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Viewing the Sunset over Ryōgoku Bridge from the Onmaya Embankment by Katsushika Hokusai 25×38cm

Viewing the Sunset over Ryōgoku Bridge from the Onmaya Embankment by Katsushika Hokusai 25×38cm

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With the view of Ryōgoku Bridge in the distance, Hokusai focuses on a ferry carrying an assortment of merchants, monks, and a bird catcher—identifiable by the tall rod he carries—home after a day's work. The mood is subdued as night gradually overtakes the evening sky and the ferry's passengers nod beneath their broad hats or gaze at the distant bridge. While the foreground is sharply defined in the aizuri blue-line technique, the background view of the bridge, boats, and far shore is executed in lineless silhouetted forms of mute grey and green. Twilight has cast the river view in a dreamy hushed tone.

A note of tension is inserted by the needle-sharp bird catcher's rod shooting in the sky. This vertical element is played off against the squat pyramid of Mount Fuji, etched against the sky in deep indigo blue. Though small, Mount Fuji commands a strong presence in this picture, which is part of a series of "Thirty-six Views of Mount Fuji." Contrasted to this symbol of tradition, however, is the elegant silhouette of Ryōgoku Bridge, impressive testimony of modern Edo engineering know-how.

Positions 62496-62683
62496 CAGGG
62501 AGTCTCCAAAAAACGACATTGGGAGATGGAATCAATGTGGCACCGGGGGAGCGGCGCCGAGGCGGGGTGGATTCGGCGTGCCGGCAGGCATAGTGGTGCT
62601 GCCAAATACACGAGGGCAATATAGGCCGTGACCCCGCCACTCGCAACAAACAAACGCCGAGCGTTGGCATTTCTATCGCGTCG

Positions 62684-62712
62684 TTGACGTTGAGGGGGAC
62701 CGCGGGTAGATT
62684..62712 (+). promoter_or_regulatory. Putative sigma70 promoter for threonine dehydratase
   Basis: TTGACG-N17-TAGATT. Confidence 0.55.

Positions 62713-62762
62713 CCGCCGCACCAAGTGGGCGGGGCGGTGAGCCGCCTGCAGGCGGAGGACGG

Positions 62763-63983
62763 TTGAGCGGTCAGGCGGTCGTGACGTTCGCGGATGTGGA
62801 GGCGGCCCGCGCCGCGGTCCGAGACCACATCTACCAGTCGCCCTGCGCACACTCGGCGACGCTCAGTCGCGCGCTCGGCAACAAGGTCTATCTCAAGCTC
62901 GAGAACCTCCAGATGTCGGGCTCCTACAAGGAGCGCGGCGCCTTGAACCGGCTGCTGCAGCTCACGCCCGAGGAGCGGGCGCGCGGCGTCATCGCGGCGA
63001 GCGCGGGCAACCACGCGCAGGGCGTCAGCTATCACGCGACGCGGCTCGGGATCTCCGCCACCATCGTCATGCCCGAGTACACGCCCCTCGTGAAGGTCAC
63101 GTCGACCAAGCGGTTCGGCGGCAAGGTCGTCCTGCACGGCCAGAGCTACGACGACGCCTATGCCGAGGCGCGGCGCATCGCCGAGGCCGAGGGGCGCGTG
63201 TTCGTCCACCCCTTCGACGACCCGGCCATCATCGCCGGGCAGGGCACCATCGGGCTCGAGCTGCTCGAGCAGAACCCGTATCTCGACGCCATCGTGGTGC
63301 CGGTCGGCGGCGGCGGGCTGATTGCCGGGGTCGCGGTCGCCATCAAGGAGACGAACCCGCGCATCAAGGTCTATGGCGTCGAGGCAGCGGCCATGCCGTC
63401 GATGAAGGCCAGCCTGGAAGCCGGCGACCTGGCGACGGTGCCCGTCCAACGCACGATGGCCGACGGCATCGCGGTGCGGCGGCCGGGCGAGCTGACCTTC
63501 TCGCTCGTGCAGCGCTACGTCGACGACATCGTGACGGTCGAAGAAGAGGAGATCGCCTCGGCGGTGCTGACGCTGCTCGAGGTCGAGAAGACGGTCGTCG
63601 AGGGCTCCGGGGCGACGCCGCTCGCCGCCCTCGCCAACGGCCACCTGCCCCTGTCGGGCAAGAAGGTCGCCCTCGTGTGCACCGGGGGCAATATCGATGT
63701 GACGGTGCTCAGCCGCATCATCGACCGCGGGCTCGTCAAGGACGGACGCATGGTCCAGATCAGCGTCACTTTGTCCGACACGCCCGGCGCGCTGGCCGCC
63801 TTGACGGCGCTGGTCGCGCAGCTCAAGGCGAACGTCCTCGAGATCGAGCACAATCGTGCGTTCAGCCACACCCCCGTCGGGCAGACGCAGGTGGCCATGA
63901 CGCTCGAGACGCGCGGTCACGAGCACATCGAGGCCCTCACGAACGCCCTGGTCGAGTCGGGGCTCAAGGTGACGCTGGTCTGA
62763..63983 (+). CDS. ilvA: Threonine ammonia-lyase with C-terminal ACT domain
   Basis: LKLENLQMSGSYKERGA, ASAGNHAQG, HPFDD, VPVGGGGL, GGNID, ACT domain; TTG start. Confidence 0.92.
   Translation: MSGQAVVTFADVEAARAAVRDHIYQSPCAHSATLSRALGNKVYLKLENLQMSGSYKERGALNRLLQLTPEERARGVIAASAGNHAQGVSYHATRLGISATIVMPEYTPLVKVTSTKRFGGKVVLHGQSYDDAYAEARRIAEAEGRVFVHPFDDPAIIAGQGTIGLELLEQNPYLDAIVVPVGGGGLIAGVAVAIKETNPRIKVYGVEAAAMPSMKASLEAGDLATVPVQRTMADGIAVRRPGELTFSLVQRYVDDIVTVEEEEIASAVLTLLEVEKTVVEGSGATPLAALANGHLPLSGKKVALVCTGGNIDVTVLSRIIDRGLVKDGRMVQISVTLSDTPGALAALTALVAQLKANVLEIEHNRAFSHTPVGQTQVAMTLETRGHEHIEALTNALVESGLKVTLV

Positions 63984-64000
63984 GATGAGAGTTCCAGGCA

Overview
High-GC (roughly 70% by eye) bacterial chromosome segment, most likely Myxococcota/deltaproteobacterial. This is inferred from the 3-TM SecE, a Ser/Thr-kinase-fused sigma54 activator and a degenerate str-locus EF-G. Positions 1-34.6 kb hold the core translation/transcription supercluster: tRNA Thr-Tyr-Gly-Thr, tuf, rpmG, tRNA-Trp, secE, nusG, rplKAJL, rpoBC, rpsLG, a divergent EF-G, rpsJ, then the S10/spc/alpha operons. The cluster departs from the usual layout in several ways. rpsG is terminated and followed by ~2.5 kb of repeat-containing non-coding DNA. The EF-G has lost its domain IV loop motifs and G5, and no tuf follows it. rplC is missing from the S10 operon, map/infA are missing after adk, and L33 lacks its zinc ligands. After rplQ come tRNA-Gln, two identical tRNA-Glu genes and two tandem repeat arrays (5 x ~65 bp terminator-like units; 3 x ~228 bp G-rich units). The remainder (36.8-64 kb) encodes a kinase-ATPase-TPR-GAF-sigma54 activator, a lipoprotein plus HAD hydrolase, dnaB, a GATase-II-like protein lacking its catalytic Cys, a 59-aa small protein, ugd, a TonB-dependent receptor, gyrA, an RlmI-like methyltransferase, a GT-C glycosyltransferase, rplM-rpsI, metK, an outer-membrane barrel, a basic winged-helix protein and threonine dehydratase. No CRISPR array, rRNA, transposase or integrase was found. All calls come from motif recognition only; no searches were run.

Title: Viewing the Sunset over Ryōgoku Bridge from the Onmaya Embankment (Onmayagashi yori Ryōgokubashi sekiyō o miru), from the series Thirty-six Views of Mount Fuji (Fugaku sanjūrokkei)

Artist: Katsushika Hokusai (Japanese, Tokyo (Edo) 1760–1849 Tokyo (Edo))

Period: Edo period (1615–1868)

Date: ca. 1830–31

Culture: Japan

Medium: Woodblock print; ink and color on paper

Dimensions: 25×38cm

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Woodblock Printing

400 years of Ukiyo-e

Our collection of traditional and contemporary ukiyo-e prints is created using the same traditional techniques that have been used for centuries.

The woodblock is made from the wild mountain cherry tree which has very hard-grain. It is the best material for the woodcut printing which is often used for mass production.

Echizen Washi

Traditional Japanese Paper

This paper is made from 100% paper-mulberry pulp in Echizen Washi Village with 1500 years of tradition of producing Echizen Paper.

It is highly durable and an ideal material for Japanese traditional woodcut prints which requires multiple layers of color in its printing process. It also brings vivid and warm colors which is one of the charms of Japanese traditional woodcut prints.

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We are committed to preserving and sharing the beauty and cultural significance of ukiyo-e. Our prints are not only exquisite works of art but also a testament to the rich history and heritage of Japan. Whether you're a seasoned collector or a newcomer to the world of Japanese art, we invite you to explore our collection and experience the beauty, richness, and uniqueness of ukiyo-e for yourself.